Cerith Wyn Evans wins 2018 Hepworth Prize for Sculpture

New £30,000 award goes to the established Welsh artist who has “moved into new territory”

Cerith Wyn Evans, Composition for 37 flutes (in two parts), (2018), 37 crystal glass flutes, ‘breathing’ unit and valve system, plastic tubes Photo: Stuart Whipps

The established Welsh artist Cerith Wyn Evans has won the Hepworth Prize for Sculpture 2018, beating off fellow nominees Magali Reus, Phillip Lai, Michael Dean and Mona Hatoum.

All of the artists have created new works for the second iteration of the £30,000 prize which is awarded biennially by the Hepworth Wakefield in West Yorkshire (until 20 January 2019). Wyn Evans’ work, Composition for 37 flutes (in two parts, 2018), consists of two intersecting arcs of glass crystal musical flutes powered by a pair of mechanical lungs. The 40 flutes inhale and exhale, emitting a humming sound.

"I went to Central Saint Martins [college] and hated sculpture," Wyn Evans tells The Art Newspaper. "Some people cling on to fetishising ideas, I have to do my best in lots of other ways. I want to show people I have a certain compassion for the world." Picking up the award, he thanked Tom Foulsham who helped fabricate the piece. Speaking on BBC Radio 4 Front Row, he said he would use the prize money to "fight Brexit".

Asked why Wyn Evans triumphed, Simon Wallis, the director of the Hepworth Wakefield, says: “In recent years, he has moved into new territory, there is something very exciting going on in his work.” Earlier this year, the 60-year-old unveiled a major new neon sculpture at National Museum Cardiff entitled Radiant fold… (the Illuminating Gas), which looks to Duchamp’s epochal piece The Large Glass (1915-23).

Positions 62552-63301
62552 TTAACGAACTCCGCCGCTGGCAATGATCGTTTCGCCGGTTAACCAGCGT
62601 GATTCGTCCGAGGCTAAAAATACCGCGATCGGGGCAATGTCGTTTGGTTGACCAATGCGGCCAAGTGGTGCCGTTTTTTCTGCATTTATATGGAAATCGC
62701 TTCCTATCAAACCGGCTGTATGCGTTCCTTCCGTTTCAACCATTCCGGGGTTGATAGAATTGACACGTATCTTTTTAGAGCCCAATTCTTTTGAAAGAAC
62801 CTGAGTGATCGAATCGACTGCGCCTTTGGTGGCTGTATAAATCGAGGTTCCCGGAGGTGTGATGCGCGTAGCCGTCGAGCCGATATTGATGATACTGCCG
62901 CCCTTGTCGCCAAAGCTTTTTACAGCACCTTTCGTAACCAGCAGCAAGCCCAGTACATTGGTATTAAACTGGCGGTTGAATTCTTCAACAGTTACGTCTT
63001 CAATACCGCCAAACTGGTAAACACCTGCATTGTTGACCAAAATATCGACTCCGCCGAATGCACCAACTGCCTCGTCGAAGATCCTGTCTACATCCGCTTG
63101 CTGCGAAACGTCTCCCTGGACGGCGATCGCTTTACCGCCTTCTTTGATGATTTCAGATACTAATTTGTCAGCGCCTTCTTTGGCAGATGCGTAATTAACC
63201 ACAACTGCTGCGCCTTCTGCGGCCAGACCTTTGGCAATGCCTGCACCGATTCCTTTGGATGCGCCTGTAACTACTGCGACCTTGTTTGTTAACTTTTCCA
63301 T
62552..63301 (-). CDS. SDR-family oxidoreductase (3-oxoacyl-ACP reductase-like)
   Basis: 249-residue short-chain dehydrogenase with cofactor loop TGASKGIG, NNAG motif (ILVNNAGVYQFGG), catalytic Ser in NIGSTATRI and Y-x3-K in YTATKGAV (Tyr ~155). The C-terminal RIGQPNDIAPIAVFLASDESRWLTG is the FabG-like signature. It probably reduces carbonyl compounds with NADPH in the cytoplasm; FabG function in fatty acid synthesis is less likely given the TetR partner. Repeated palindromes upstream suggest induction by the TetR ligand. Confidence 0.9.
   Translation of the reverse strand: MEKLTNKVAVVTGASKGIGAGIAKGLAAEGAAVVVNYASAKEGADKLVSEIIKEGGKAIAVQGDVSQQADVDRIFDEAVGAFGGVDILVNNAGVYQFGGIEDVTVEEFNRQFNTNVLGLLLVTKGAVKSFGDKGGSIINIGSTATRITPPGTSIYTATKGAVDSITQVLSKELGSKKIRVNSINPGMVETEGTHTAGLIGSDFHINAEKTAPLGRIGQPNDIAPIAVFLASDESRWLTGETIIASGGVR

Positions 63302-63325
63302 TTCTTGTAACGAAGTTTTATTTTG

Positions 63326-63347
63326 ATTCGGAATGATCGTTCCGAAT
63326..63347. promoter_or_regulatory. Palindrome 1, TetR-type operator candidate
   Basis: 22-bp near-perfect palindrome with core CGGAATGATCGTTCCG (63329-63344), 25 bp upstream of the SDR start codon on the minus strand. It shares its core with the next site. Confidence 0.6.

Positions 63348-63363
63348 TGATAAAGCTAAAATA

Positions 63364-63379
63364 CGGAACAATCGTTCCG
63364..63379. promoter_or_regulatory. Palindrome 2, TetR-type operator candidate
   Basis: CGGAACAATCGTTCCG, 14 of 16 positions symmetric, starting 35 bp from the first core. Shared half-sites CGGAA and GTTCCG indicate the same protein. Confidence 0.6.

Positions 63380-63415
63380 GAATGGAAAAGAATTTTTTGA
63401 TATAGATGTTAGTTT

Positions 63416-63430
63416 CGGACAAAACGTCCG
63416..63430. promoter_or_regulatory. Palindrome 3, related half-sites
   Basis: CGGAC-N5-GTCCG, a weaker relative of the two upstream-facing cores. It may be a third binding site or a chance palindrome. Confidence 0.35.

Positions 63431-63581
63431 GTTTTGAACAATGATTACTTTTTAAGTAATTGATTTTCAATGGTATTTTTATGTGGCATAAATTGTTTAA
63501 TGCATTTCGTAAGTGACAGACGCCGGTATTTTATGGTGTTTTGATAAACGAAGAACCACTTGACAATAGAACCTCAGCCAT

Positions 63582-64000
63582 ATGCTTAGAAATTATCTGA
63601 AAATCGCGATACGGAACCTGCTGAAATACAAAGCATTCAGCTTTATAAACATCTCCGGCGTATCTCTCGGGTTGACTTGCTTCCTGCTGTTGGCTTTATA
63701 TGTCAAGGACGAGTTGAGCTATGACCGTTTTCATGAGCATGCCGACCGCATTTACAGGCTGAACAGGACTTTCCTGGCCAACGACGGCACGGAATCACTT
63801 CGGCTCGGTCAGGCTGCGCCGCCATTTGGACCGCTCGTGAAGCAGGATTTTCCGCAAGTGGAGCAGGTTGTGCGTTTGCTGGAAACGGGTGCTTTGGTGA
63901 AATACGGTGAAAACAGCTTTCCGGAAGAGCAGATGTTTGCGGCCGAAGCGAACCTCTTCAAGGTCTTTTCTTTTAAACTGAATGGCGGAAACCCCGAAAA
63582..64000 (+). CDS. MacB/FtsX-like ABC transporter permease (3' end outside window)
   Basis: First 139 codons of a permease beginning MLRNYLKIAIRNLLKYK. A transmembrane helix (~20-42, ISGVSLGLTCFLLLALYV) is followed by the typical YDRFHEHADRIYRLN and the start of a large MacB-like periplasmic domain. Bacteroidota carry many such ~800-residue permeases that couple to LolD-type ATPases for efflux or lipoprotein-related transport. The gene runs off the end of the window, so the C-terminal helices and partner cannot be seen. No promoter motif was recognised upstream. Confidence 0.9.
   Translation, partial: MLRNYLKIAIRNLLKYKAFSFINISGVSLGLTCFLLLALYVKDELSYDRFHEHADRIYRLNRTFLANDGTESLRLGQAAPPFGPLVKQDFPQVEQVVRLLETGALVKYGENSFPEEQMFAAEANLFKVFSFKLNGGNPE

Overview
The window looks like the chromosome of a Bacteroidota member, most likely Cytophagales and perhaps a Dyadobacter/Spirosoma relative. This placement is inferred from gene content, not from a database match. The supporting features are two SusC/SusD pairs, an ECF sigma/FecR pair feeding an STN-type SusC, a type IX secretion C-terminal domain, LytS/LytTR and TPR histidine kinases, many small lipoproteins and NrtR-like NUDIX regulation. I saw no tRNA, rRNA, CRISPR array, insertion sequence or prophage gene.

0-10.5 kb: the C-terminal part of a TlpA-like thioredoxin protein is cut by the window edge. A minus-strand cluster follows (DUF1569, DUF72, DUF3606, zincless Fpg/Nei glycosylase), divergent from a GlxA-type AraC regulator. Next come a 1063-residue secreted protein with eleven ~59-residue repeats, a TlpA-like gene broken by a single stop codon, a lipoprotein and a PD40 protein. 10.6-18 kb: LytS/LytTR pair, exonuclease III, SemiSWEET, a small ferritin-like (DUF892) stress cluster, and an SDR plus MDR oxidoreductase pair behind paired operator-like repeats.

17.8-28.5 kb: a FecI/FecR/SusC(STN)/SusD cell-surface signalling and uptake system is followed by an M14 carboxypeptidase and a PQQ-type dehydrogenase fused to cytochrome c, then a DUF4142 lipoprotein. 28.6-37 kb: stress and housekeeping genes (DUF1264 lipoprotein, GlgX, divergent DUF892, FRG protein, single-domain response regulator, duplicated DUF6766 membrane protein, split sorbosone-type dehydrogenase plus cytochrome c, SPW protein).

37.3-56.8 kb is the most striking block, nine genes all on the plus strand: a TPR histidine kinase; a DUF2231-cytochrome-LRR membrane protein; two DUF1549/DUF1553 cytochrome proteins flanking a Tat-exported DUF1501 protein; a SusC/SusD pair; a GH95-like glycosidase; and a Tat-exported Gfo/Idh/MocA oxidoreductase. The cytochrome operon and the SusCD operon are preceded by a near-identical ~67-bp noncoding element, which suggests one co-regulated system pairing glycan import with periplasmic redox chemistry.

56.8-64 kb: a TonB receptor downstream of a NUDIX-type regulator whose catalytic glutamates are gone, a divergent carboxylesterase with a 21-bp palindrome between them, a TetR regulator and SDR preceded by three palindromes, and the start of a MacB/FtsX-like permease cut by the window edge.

The prize has no age restrictions. “I just don’t think that’s relevant, this is not a lifetime achievement award. It’s about making a contribution to art today,” Wallis adds. Michael Dean, 41, presents a new politically engaged installation comprising concrete sandbag-like blocks and a heart garlanded with padlocks. Mona Hatoum is known for works such as her 1985 performance piece Roadworks, in which she walked barefoot though the riot-torn streets of Brixton. She has created a new version of her neon globe, Hot Spot (stand; 2018), for the Hepworth Wakefield show.

Judges include Helen Legg, the director of Tate Liverpool, and Martin Clark, the director of Camden Arts Centre. Sponsors of the prize include the Henry Moore Foundation, Hiscox insurers and David Liddiment, the former director of programmes at ITV.

Cerith Wyn Evans courtesy Hepworth Wakefield